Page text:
The transition from school to work is not always smooth, as students may study while working, return to school after working, begin with irregular employment and subsequently transition to regular employment, and so on. Transitioning from school to work should be viewed as a process that allows young people to move from education to productive and decent work. Young people must be able to access relevant education and training options, develop market-relevant and high-quality skills, and then apply those skills in the labor market to improve their job outcomes.
A skills mismatch, in which individuals are well educated but not in the areas sought by the labor market, may have an influence on adolescents. In many nations, for example, young people (particularly girls) study for degrees in the humanities, whereas the commercial sector requires IT, engineering, and other technical abilities (UNICEF, 2019). Unless there is a demonstrated skills need in the economy, as evidenced by available positions that programs seek to fill, all youth employment programs may succeed in displacing other workers.
Given the fast-paced nature of the industry, skill insecurity poses a significant challenge to education policymakers and teachers. Children may not be gaining the abilities that will be required in the future workforce since the skill set required by that workforce is unknown (Nilsson, 2019). As a result, allowing young people to gain skills will not result in better employment outcomes unless those skills are demand-driven and linked to job prospects. This necessitates the establishment of relationships between the school or training provider and businesses that can offer internships or on-the-job training (UNICEF, 2019). Job matching services, career counseling, and work placements can all help with the move from education to work.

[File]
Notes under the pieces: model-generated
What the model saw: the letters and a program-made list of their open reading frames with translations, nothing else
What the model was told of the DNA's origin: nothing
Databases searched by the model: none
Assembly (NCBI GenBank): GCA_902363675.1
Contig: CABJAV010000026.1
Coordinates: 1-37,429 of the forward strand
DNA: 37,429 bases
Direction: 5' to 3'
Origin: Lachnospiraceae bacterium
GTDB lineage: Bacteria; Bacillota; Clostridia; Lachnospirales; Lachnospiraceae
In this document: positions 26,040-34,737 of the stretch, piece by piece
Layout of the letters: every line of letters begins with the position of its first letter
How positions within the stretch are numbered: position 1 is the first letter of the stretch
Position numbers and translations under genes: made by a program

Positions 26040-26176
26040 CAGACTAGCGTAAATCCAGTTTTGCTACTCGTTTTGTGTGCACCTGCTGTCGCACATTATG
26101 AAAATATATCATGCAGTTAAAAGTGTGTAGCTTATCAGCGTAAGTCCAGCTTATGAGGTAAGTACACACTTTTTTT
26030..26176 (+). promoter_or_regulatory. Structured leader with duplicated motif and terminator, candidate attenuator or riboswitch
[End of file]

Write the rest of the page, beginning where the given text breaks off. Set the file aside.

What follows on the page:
In order to support students to smoothly shift from school into their careers, educators should emphasize the development of transferable and foundational skills from the early grades. Adolescents must be able to efficiently implement information learned in school in their professional careers, developing the core skills for employability needed for future work (Schoon & Heckhausen, 2019). As an educator, it is important to educate students from the theoretical perspective and in practice. Adolescents should be aware of the demands of the market skills they will need to acquire in real life, such as networking and soft skills.
Nilsson, B. (2019). The school-to-work transition in developing countries. The Journal of Development Studies, 55(5), 745-764. Web.
Schoon, I., & Heckhausen, J. (2019). Conceptualizing individual agency in the transition from school to work: A social-ecological developmental perspective. Adolescent Research Review, 4(2), 135-148. Web.
Wilson-Clark, G., & Saha, S. (2019). Transitions from School to Work. UNICEF Technical Note. UNICEF. Web.